The event was held in Columbus because it was held in conjunction with the Origins convention. Also at the convention was US Nationals. Columbus holds the record as the shortest Pro Tour as it and US Nationals had to be held over three days. The Swiss rounds were just a single day with a cut to a Top Four. (US Nationals had its Top Four finals held on the same day.)

No one at the time realized how big a star Rade would become.

1996 World Championships – Seattle, United States (August 14-18, 1996)
FORMATS: Type 1.5, Booster Draft, Standard

Individual
1) Tom Chanpheng (Australia)
2) Mark Justice (United States) – 2nd FINAL DAY
3) Henry Stern (United States)
4) Olle Rade (Sweden) – 2nd FINAL DAY
5) Matt Place (United States)
6) Scott Johns (United States) – 3rd FINAL DAY
7) Eric Tam (Canada)
8) Tommi Hovi (Finland)

Team
1) United States (Dennis Bentley, George Baxter, Mike Long, Matt Place)
2) Czech Republic (David Korejtko, Jakub Slemr, Ondrej Baudys, Lucas Kocourek)

The 1996 World Championships was held at Wizards of the Coast's corporate offices. While it was the third World Championships, it was the first one to be a Pro Tour. The big story of the tournament was Mark Justice's run at being the World Champion. While their were others making a play to be the “best Magic player in the word”, Justice held onto the title a little longer by being a hair's breath away from being the World Champion, the one title he most wanted.

Justice showed up for the final in a three piece suit ready to claim his rightful title. But he was undone by an unkown Australian named Tom Chanpheng. Or as some like to tell it, by Justice himself. Responding to a Balance by Chanpheng that would destroy all the lands in play (in combination with Zuran Orb), Justice declared two Demonic Consultations (each for Dark Ritual) without seeing how the first would turn out. The Consultations ate through his deck so much that it cost him a game that many felt he should have won if he'd played it correctly.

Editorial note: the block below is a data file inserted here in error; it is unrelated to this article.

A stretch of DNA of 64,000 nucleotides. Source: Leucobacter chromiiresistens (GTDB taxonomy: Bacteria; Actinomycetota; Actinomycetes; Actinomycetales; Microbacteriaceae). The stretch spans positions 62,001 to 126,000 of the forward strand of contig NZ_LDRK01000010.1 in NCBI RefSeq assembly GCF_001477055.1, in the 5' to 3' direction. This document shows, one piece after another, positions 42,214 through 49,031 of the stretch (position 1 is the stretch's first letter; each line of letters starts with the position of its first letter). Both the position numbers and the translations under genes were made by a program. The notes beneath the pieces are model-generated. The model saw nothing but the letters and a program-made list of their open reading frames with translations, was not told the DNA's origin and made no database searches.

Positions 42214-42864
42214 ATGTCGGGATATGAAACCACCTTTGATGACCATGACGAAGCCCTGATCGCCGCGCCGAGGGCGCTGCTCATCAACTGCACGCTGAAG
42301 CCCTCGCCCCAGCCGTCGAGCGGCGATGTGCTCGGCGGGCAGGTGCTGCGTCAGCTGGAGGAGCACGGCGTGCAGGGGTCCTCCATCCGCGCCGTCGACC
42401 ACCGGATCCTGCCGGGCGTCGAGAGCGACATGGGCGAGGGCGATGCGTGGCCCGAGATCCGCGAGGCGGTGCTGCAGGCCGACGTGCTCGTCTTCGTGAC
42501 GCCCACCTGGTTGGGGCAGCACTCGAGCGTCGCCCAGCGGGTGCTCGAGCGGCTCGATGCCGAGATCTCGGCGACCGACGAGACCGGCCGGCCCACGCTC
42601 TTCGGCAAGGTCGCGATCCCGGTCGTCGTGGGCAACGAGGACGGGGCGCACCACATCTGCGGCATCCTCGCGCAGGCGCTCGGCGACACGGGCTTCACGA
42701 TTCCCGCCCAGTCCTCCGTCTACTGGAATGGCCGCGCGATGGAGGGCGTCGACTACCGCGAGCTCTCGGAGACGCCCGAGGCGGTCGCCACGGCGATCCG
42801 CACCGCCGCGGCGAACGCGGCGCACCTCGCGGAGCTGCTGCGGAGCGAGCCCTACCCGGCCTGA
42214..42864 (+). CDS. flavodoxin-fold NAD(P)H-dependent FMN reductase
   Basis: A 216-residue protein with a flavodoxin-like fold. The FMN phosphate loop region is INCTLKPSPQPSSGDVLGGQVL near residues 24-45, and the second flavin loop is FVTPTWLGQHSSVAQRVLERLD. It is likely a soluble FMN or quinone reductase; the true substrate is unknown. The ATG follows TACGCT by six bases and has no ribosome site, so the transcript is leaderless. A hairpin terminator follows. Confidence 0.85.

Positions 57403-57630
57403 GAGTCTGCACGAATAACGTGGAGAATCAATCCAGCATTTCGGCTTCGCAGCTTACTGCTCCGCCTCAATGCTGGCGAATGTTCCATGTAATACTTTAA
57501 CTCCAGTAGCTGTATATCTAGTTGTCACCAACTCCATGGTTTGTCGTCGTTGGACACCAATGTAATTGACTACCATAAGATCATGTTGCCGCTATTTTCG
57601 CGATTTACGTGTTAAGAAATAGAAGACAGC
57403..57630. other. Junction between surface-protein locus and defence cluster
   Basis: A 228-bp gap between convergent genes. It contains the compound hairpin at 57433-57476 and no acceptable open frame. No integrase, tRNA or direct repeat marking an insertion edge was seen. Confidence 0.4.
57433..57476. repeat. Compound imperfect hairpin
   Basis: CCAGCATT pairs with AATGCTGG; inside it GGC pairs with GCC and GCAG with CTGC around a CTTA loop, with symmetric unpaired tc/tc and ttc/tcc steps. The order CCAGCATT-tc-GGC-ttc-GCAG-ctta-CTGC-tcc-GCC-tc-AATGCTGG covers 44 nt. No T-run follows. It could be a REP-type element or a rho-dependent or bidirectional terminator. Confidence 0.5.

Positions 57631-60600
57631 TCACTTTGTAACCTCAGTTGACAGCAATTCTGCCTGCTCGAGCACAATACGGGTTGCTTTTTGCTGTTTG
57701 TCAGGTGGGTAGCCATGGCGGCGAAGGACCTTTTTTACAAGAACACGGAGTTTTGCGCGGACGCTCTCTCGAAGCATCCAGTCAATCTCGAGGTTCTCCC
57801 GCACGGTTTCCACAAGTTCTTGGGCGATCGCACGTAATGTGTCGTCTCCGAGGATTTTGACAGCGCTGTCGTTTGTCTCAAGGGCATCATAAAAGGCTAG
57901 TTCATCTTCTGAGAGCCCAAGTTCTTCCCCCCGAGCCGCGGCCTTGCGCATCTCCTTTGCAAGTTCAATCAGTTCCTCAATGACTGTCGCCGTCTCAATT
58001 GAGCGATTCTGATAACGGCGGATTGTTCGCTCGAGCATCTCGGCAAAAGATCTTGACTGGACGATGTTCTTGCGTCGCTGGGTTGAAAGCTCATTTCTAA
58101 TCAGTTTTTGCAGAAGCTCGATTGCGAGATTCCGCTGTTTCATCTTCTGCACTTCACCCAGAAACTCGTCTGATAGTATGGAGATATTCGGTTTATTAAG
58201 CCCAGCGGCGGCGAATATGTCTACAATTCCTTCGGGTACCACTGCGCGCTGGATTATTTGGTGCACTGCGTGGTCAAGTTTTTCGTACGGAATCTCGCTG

Another tidbit about this event was one of the prizes, a one-of-a-kind card titled, appropriately, 1996 World Champion. The card was encased in the trophy. (I believe Chanpheng sold the trophy many years later to a collector for thousands of dollars.)

In the team event, the Americans managed to win for the second year in a row. But the Czech Republic put up a very good fight proving that they were the number two country in Magic.

Scott Johns (yes our illustrious editor) became the first player to have three Pro Tour Top Eights with his finish in this event. Even more impressive was the fact that he had three Top Eight finishes in a row. But the unusual cut to Top Four on the final day of Columbus rather than Top Eight (Johns was 8th after the Swiss rounds) kept this feat from getting as much attention as it deserved.

Henry Stern became the first future R&D member to make a Pro Tour Top Eight. (Both Stern and Justice managed to make back-to-back Worlds Top Four finishes.)

Also, Olle Rade managed to make Top Four allowing him to take the very first Pro Player of the Year title.

SEASON TWO (‘96/'97)

Pro Tour-Atlanta (September 13-15, 1996)
FORMAT: Mirage sealed deck (pre-release)

1) Frank Adler (Germany)
2) Darwin Kastle (United States) – 2nd FINAL DAY
3) Aaron Muranaka (United States)
4) John Yoo (United States)
5) Terry Borer (Canada)
6) Mike Long (United States)
7) Chris Pikula (United States)
8) Matthew Vienneau (Canada)

Terry Borer, PT Chicago ‘00